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Retsina aside Greek wine has never been, nor ever will be, mainstream.

This may, ironically, be a good thing, as there isn’t much of it to go around.

An adventurous few may be vaguely familiar with the Assyrtiko of Santorini, but I’ll bet my Byzantine Bouzouki you’ve never heard of the Robola of Cephalonia. 

The Sclavos family’s Vino di Sasso (wine from the stone) is 100% organic, hand harvested, Robola, from ungrafted vine stock, on precarious limestone scree, from the slopes of Kefalonia’s Black Mountain (Ainos). 
Biodynamic methods have been employed for the last 20 years and the vineyard is accredited by the DIO.
Vinification is with indigenous yeasts, and maturation is for one year in Allier oak barrels. The wines are bottled without filtration, or fining, and no sulphur is added, except in wetter vintages (and even then, only in very small quantities).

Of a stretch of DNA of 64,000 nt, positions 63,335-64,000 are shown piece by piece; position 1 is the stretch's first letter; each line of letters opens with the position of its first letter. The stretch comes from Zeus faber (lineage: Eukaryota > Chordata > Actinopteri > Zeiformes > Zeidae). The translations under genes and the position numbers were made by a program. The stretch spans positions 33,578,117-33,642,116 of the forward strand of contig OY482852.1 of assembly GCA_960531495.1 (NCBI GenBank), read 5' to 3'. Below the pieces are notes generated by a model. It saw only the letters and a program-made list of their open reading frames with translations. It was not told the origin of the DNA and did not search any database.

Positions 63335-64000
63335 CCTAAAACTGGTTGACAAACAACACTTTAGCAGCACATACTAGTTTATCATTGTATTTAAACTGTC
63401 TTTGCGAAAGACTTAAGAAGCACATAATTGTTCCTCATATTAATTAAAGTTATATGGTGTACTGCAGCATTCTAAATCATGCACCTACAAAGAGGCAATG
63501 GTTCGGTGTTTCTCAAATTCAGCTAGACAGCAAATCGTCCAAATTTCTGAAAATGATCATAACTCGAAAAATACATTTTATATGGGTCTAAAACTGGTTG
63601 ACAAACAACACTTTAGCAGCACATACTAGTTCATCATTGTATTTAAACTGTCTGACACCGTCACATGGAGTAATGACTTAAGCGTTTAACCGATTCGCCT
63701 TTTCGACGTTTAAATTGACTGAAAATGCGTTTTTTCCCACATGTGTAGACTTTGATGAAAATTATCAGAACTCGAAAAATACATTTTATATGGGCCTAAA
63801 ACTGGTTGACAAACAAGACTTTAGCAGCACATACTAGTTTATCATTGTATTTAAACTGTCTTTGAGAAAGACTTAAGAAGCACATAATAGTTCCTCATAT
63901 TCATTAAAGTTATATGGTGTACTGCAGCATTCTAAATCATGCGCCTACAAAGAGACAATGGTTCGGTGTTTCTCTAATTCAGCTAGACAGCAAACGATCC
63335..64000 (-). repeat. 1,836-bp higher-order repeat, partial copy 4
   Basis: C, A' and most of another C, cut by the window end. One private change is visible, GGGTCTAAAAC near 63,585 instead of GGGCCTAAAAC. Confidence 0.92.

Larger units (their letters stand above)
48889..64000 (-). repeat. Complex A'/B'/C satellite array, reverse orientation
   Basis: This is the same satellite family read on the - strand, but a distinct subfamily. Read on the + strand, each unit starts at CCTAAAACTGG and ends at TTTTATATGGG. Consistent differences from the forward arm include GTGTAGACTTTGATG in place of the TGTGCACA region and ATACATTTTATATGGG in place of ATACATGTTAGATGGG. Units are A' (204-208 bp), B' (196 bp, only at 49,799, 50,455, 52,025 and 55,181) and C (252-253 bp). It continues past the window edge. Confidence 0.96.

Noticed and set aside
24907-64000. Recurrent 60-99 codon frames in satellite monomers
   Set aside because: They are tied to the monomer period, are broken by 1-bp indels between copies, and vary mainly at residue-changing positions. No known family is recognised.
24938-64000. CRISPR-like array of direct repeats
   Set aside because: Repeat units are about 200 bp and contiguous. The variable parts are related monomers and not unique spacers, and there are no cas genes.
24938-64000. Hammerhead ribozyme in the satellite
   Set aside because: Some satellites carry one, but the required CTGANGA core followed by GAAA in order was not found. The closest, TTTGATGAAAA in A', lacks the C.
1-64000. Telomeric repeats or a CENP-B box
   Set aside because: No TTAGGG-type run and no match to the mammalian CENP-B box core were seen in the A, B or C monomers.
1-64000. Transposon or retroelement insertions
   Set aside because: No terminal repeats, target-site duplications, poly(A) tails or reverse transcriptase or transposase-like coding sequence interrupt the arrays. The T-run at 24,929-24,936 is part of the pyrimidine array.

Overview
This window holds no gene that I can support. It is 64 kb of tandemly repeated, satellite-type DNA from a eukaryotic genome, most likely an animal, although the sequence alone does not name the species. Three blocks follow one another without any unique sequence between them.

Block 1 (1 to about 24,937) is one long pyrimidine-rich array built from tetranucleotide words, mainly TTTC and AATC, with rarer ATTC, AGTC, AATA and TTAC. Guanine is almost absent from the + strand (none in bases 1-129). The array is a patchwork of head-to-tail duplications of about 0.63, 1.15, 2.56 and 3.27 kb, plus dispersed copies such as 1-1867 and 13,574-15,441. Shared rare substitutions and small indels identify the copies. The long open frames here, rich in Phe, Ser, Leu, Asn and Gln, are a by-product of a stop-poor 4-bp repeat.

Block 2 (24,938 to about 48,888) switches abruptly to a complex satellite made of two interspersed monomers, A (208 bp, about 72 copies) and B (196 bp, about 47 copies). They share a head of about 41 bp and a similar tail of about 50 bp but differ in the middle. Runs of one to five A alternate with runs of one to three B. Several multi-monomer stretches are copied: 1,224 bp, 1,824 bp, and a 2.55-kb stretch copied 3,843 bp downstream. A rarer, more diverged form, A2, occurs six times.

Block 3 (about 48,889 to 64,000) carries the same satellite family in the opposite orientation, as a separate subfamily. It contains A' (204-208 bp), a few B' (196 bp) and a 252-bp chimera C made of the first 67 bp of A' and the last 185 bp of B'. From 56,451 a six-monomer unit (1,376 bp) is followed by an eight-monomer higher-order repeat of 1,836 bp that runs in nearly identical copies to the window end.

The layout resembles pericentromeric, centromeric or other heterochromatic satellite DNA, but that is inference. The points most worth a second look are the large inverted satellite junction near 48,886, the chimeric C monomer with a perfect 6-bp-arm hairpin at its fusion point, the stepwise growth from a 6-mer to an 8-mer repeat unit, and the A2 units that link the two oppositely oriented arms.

So, what’s it taste like?

Well, it’s got plenty of ooomph– which belies it’s 12.5% alcohol – and a broad, creamy, malo mouthfeel that’s cut through with a fresh, spritzy, flintiness. There’s also the kind of herby, scrubby, garrigue-like feel – together with a smidge of pepper – that reminds you of good white Rhone, together with a bitter almond finish redolent of Italy’s Ribolla Gialla – which (despite the odd assertion) is no genetic relation.

As Frankie Valli would say …. ‘Greece is the Word’